One Sings, the Other Doesn't (1977)
December 28, 2023 12:26 AM - Subscribe

The lives of Pomme, an aspiring singer, and Suzanne, a struggling mother, as they search for their own identity in 1970s France.

Agnès Varda’s unsung feminist anthem is both a buoyant chronicle of a transformative friendship and an empowering vision of universal sisterhood. When seventeen-year-old Pauline (Valérie Mairesse) helps struggling mother of two Suzanne (Thérèse Liotard) procure the money for an abortion, a deep bond forms between the two, one that endures over the course of more than a decade as each searches for her place in the world—encountering the dawning of the women’s movement, dreamy boho musical numbers, and an Iranian adventure along the way. Initially divisive for its sunny, idealized view of female liberation, One Sings, the Other Doesn’t now seems all the more radical—and all the more vital—for its unabashedly utopian spirit.

Pauline Kael: Agnes Varda brings a Disney touch to this account of women finding their independence. The lives of Pomme (Valerie Mairesse) and Suzanne (Therese Liotard) between 1962 and 1976 are supposed to indicate the evolution of modern women's consciousness, but the two don't seem to have any consciousness the way Varda skims over their lives, they could be butterflies or duckies. The singer, Pomme, and her combo tour provincial towns, performing educational songs, with lyrics (by Varda) such as "I'm neither a tough cookie nor a busy beaver nor a Utopian dream - I'm a woman, I am me" Decked out in harlequin colors that suggest a French child's dream of what Haight-Ashbury was like, they chant "My Body Is Mine." They sing about the joys of pregancy when it's "your choice and your pleasure"; they sing about their "ovules." The sunshiny simplicity of the feminist movement celebrated here is so laughable that you can't hate the pitcure. You just feel that some of your brain cells have been knocked out.

Susan Stark: Ms. Varda cross-cuts between the two lives, linking Apple's far-out adventures to Suzanne's inch-by-inch struggle for self-respect and self-determination with a voice-over narrative. Finally, the two come together again when Apple decides to have her baby in the small town in sourthern France where Suzanne runs a clinic for women.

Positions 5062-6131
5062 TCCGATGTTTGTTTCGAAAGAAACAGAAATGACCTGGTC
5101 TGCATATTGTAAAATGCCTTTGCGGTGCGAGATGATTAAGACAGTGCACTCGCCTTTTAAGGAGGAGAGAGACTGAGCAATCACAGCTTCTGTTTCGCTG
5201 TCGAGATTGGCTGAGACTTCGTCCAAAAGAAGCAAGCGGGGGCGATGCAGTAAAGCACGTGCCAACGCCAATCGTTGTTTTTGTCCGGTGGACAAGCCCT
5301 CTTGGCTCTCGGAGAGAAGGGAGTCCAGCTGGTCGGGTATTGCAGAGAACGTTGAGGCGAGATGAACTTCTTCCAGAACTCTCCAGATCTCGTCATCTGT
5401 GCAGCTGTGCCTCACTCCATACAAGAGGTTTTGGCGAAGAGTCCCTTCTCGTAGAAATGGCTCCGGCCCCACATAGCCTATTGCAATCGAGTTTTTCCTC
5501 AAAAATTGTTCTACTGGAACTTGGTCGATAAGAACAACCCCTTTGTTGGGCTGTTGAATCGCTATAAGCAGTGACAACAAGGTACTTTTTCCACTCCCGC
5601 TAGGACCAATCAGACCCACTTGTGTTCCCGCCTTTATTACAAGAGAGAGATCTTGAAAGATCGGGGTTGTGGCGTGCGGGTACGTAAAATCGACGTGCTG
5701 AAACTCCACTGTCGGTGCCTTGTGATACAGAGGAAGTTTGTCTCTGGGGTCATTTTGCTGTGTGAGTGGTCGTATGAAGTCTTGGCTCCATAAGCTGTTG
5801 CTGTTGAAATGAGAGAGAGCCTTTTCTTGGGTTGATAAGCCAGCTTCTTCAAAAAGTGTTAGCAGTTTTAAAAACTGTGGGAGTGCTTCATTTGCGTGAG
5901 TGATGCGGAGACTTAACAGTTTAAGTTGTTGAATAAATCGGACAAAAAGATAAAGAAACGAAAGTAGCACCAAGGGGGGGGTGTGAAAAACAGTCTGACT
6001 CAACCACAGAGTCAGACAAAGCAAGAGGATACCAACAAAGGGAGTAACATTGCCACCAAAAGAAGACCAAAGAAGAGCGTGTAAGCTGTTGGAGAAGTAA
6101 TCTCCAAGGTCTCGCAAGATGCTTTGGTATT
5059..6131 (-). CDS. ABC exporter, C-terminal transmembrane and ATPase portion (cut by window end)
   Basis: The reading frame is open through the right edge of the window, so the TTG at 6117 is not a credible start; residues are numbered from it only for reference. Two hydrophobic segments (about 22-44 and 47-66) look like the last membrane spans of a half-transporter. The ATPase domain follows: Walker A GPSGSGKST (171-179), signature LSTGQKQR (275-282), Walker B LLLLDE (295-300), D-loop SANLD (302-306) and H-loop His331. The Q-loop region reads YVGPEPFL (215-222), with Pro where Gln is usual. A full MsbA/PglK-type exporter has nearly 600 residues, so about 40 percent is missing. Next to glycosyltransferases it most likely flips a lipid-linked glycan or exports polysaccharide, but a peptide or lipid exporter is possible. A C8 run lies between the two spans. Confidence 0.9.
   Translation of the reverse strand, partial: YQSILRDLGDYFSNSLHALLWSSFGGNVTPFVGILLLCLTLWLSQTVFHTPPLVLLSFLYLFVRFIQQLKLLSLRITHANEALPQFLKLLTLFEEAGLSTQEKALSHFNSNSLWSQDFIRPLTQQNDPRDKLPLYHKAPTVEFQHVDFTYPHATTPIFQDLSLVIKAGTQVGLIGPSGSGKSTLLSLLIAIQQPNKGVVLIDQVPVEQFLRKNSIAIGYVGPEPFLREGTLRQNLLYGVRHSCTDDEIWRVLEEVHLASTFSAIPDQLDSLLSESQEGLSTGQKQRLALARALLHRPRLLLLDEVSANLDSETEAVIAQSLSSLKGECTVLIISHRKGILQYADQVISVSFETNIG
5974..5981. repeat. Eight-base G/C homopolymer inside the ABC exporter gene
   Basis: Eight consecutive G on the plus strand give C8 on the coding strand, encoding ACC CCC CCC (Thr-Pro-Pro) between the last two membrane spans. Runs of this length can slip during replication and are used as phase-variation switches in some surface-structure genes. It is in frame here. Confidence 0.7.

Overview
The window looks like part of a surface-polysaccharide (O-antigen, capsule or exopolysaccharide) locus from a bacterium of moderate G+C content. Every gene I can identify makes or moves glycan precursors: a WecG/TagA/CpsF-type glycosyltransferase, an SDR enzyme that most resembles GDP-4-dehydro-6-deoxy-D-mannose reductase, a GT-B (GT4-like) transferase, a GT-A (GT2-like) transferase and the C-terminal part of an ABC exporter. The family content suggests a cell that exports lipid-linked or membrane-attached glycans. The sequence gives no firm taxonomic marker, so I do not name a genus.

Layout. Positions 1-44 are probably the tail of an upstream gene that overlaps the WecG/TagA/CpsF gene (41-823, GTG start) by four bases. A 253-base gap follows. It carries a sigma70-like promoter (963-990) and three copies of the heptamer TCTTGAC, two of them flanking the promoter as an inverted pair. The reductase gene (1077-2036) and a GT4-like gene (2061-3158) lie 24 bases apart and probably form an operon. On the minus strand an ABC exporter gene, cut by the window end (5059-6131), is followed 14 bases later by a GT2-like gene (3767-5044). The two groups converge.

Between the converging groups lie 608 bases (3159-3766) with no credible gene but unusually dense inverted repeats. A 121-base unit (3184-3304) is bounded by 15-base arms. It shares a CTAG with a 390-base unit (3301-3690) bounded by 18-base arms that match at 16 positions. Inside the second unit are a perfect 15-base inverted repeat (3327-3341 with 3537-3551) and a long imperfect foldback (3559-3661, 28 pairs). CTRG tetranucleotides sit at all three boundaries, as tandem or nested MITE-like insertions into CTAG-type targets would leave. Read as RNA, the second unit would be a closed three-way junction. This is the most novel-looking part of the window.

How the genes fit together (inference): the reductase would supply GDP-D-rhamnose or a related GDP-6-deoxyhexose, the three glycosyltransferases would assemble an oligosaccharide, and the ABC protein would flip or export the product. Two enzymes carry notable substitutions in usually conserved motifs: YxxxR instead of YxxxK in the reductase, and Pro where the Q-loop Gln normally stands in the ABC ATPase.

The moment of their reunion, after so many years, is beautiful beyond words. Ms. Varda has them sitting outdoors at a table, engaged in flowing, rhythmic conversation, working together over a bowl of green beans. One has frizzy red hair; the other silky brown. One is outspoken and restless; the other is soft-spoken and sedentary. One sings; the other doesn't. None of that matters.

In Ms. Varda's world, an ideal yet to be realized, they are the same - root and stock. They are women. They not only have to come to peace with their womanliness, they have to come to rejoice in it.

Lindsay Pugh: Later, she compares the film's style to the "glamorous real-unreal quality of the new feminine-hygiene ads." Tbh, these are valid criticisms. Varda's film does look a little like propaganda at first glance, but to immediately dismiss it as shallow is stupid.

If you initially find yourself siding with Kael, I urge you to give this film a real chance. If Pomme's (Valérie Mairesse) songs comparing pregnancy to balloons and cooing pigeons aren't your thing, focus on the quieter moments. While this film may seem to lay its cards right on the table, there's still plenty left unsaid and it's not all rainbows and cheerful feminism.

posted by Carillon (4 comments total) 2 users marked this as a favorite
This is pretty spectacular, also depressing that we are still fighting the same fights that these woman are. Certainly a matter of personal taste, but the music is really a weak spot for me, but I do understand it's also part of the setting. But the friendship is so powerful to see and feels so true. A bit interesting that Pomme chooses to parent trap herself.
posted by Carillon at 12:28 AM on December 28, 2023 [1 favorite]

I saw this film in the 1970s and haven't been able to find it anywhere since, but it's always stuck in my memory, particularly the ending.
posted by essexjan at 4:09 PM on December 29, 2023

It's currently streaming in the criterion channel if you want to rewatch!
posted by Carillon at 10:01 AM on December 30, 2023

Ah, damn, the Criterion Channel isn't available in the UK. :-( But thanks anyway Carillon.
posted by essexjan at 4:50 AM on January 5

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